The Department of Defense estimates that as many as 19,000 sexual assaults may have occurred in the military in 2011. Now, the U.S. senate is cracking down on the way sexual assaults in the military are handled.
On Wednesday, the U.S. Senate passed an amendment to the 2013 defense policy bill that would force the military to discharge service members convicted of sexual assault.
They're also considering several other amendments that would toughen the way sexual assaults are dealt with by the military.
According to the Department of Defense, more than 3,000 sexual assault cases were reported in 2011.
However, the DoD acknowledges sexual assault is an under-reported crime, and the 3,000 figure only reflects the number of assaults that were reported.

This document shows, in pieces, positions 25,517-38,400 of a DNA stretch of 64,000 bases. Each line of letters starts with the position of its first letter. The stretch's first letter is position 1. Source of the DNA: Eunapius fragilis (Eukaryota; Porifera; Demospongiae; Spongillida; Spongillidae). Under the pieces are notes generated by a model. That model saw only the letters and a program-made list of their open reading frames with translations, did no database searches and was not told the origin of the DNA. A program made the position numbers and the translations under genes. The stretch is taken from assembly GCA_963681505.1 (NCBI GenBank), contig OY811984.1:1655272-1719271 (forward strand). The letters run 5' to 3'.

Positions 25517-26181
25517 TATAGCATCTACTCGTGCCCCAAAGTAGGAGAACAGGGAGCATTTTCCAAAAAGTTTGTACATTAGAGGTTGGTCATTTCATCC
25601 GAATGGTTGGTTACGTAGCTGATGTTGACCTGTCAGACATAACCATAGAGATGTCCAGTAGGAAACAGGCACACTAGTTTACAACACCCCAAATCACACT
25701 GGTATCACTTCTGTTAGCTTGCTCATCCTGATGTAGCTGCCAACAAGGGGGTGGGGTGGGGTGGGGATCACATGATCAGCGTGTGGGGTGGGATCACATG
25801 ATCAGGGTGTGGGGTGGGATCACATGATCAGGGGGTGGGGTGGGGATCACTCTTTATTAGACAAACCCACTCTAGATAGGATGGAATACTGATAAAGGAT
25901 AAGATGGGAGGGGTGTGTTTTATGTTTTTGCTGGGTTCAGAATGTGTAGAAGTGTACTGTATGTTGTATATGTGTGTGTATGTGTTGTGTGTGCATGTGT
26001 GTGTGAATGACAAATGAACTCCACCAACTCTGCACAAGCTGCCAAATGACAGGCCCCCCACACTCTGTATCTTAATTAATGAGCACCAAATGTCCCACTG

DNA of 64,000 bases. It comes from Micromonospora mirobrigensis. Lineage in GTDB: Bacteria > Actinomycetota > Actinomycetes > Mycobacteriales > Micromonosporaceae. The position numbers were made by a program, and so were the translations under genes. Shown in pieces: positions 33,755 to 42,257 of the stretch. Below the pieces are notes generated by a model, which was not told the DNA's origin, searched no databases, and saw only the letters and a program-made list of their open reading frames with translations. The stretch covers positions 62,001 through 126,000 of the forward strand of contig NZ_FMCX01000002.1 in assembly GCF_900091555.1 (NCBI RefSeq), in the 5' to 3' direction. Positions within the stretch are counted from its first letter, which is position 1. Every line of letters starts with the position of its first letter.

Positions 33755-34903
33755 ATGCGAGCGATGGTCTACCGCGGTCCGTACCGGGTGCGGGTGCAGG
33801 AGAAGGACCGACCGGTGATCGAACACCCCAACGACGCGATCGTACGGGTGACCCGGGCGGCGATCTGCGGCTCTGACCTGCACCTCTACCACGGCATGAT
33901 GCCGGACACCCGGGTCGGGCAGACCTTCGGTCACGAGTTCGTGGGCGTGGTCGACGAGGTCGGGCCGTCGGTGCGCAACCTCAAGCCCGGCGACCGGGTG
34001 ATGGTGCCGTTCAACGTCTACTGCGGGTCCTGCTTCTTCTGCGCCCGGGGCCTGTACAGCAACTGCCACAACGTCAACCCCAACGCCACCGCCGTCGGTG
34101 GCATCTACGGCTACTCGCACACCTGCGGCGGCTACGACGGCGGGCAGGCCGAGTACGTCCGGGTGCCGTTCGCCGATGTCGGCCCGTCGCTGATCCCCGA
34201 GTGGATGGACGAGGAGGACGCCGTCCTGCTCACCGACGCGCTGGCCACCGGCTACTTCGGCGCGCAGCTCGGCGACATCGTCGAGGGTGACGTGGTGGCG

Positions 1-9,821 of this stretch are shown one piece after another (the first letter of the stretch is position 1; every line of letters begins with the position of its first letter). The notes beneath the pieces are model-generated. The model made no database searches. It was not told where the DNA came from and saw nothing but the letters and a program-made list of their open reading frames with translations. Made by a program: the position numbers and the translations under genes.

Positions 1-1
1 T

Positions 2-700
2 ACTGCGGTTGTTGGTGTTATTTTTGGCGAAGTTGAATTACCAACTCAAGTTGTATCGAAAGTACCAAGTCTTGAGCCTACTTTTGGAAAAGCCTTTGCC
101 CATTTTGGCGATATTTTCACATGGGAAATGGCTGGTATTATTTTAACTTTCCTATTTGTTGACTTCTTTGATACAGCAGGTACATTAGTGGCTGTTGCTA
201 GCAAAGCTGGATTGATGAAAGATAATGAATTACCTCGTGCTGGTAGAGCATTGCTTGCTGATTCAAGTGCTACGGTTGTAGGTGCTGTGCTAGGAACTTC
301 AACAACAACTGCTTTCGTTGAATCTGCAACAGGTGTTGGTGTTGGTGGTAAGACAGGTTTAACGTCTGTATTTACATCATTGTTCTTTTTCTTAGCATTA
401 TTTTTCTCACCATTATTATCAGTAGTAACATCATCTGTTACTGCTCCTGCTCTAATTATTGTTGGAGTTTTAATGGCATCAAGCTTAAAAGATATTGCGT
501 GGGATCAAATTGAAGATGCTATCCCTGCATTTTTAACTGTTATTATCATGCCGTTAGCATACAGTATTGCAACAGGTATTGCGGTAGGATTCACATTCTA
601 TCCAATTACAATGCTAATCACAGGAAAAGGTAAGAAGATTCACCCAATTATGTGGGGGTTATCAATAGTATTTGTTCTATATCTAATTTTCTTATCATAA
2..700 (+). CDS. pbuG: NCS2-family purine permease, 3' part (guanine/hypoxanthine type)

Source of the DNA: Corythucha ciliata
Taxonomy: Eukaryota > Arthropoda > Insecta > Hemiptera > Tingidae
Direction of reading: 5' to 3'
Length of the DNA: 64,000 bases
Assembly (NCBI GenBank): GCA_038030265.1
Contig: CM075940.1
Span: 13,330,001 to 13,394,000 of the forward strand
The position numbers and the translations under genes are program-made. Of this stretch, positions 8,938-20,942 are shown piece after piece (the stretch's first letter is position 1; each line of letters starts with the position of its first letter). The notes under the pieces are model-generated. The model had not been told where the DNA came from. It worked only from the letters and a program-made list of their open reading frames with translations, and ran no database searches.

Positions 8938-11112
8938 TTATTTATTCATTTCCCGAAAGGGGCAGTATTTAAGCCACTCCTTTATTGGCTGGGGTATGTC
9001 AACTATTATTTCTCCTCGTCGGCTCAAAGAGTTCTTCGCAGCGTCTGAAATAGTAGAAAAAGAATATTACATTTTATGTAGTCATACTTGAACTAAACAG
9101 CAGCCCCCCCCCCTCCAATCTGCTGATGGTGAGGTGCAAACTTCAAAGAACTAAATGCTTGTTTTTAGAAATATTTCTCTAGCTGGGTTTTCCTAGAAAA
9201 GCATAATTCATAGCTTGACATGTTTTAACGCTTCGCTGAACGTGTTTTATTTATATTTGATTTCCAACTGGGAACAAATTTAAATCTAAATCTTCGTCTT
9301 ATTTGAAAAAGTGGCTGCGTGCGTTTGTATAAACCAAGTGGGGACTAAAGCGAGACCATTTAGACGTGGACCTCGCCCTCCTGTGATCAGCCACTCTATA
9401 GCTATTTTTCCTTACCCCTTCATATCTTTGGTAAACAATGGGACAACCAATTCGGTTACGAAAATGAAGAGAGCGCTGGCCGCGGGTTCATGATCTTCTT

Defense Secretary Leon Panetta has said the real number may be as high as 19,000, a figure based on surveys of active duty personnel.
Carla Butcher served four years in the Navy, but six months into her service, she was raped during a port visit.
She believes no one who has committed a sex crime should be allowed to stay in the military.
“We are the face of our country, so why should they be able to stay if they're hurting another person in the military -why should they be able to do that?” said Butcher.
Butcher took her assailant to trial in the military courts system, called a courts martial, and she lost.
She says the system failed her in a number of ways: Her rape kit wasn't admitted as evidence in the trial, and one of her jurors was stationed with her when she was raped, and may have been friends with the man who raped her.
The Senate has several other amendments pending that would change the military's policy's for handling sexual assaults, including one that would require sexual assault charges to be handled through a courts martial.
The Department of Defense has been working to deal with the issue of sexual assault. For example, they've implemented a new policy that takes investigations of sexual assaults outside the victim's command.